It seems that an American journalist has caused a bit of a Twitter storm for publicising the following advice:
According to Jean Chatzky, a financial journalist, by the time you are 30 you should have at least the equivalent of your annual income saved for retirement. By 40 it should be three times your annual income; by 50, six times; by 60, eight times and by retirement 10 times. How do you do that? You save 15% of your income every year (most of it into the stock market) from the age of 25 onwards.
I can’t say I saw anything out of the ordinary in what was stated, but then I do read stuff about FIRE so perhaps I need to admit that I’m not part of the mainstream when it comes to finances.
Circulating stuff on Twitter is one sure fire way of hitting a young audience. Or, perhaps more accurately, I should state that by doing so you’ll miss an older demographic who are still slavishly watching the BBC or Sky News and reading the papers. So, as the tweet picked up steam on line, the youth reacted in utter horror at the seeming impossibility of saving a penny, never mind 15% of their income.
I have to admit that I don’t remember saving much in my teenage years or my twenties when it seemed there was so much stuff to buy and so little cash to buy it with: hifi separates on which to play my budding album collection, driving lessons in the hope that I could borrow my dad’s car (an old Fiat 126, the only car in the family), beer, Chinese takeaways, clothes from Burton’s menswear and so on. There weren’t iphones and laptops and ridiculously priced coffees, but we had our temptations.
What there was though, in the Eighties, was a growing sense of the importance of money and the desire to get some and make it work for you. Other people seemed to be doing it, which was why they were driving around London in Porches while sporting blue striped shirts with red braces. It also seemed that certain tradesmen were beginning to do quite well for themselves and that we needed to Tell Sid about the British Gas shares that were coming to market. In the Thatcher years I do think we became much more money orientated, but it was with a sense that there was a positive edge to it. You could get some and you could use it to get some more.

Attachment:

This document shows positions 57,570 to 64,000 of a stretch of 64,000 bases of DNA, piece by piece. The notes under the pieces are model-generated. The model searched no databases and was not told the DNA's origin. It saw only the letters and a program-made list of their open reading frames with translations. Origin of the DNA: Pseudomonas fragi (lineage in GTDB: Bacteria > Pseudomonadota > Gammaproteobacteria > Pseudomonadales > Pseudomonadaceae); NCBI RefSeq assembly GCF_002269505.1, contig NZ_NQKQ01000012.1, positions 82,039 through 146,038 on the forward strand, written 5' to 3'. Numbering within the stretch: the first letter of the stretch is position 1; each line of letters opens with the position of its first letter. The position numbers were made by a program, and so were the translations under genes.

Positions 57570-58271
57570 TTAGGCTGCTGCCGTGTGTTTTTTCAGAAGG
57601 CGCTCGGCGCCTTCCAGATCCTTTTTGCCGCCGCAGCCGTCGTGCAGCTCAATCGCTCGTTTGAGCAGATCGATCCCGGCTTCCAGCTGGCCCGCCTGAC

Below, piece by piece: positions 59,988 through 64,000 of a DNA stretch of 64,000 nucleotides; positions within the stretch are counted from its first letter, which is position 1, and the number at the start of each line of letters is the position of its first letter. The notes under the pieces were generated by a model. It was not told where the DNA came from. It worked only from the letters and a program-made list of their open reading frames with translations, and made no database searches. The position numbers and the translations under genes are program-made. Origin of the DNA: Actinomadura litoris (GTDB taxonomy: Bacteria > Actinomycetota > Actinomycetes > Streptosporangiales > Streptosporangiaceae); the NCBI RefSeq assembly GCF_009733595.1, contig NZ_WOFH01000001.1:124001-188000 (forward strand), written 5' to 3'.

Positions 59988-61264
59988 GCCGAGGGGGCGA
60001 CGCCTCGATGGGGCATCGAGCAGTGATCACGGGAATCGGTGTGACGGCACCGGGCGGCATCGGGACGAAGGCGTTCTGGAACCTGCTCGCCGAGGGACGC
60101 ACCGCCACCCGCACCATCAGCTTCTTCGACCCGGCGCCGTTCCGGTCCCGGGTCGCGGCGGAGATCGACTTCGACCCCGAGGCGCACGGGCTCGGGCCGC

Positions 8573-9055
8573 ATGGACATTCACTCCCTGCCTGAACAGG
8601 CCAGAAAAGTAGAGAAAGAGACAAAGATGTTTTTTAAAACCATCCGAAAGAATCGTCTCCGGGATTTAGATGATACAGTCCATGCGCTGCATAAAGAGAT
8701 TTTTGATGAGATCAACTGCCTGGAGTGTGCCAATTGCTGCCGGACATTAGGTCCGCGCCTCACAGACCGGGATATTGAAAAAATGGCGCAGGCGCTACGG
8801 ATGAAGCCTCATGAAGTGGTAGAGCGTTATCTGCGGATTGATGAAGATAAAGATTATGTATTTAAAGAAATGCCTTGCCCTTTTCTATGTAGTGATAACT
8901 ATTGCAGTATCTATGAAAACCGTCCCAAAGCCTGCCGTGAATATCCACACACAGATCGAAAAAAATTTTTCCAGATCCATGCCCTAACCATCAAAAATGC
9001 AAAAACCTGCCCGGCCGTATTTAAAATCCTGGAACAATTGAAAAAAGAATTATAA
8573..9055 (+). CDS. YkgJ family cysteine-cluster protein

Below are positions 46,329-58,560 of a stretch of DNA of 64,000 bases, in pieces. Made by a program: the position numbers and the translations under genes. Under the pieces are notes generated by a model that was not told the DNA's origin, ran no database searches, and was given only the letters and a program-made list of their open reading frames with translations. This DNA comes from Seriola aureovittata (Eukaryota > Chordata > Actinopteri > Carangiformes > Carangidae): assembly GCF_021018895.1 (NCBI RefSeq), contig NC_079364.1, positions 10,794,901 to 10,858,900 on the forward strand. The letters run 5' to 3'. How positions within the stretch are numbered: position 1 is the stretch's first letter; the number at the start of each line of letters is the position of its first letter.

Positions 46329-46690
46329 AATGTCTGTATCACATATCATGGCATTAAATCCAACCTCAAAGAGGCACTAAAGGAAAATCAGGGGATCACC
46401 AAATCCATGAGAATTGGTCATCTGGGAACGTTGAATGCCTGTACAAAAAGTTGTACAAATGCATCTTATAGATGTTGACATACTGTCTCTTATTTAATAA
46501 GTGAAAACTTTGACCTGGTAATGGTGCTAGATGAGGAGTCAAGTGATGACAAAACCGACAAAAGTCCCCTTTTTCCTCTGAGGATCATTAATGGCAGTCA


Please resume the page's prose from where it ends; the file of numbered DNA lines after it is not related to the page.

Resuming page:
I turned 30 in 1993 and had just married, and that’s when I remember thinking about trying to save and invest for the future. I doubt I was thinking about retirement at the that point but, having pretty much spent everything I earnt up until then, I wanted some sort of financial cushion to support my family going forward. I’d realised how pernicious debt could be with credit cards that just never were cleared and I resolved to pay them down – once I did, the money I’d been spending to do that would be “put to work” in buying investments and shares.
Sometimes, however, I do wish I had had access to the information in the 1990’s that I have now. What if I’d been reading Early Retirement Extreme and Mr Money Moustache when I turned 30 instead of 50? What if I’d had access to the information about UK investing that I’ve found on Monevator and been applying it for twenty years? What if I’d had the forums on Money Saving Expert at my fingertips to give me further advice on tax, pensions, ISA’s, ETF’s and the rest as I required it?
So, on the one hand, I sympathise with the youth of today looking at the financial mountain they have to climb, but I also kind of think that it was always thus. The young will never have any money, they never do. But, what they do have on a scale way beyond anything I had, is access to information and knowledge that will help them when they decide the time is right. “When the student is ready, a teacher will appear”, is a saying that’s always appealed to me because it often seems to be true. The teacher appears when you seek them out and, given the internet, the ability to find that guru, or gurus, has increased exponentially since the days when Norman Tebbit told us to get on our bikes.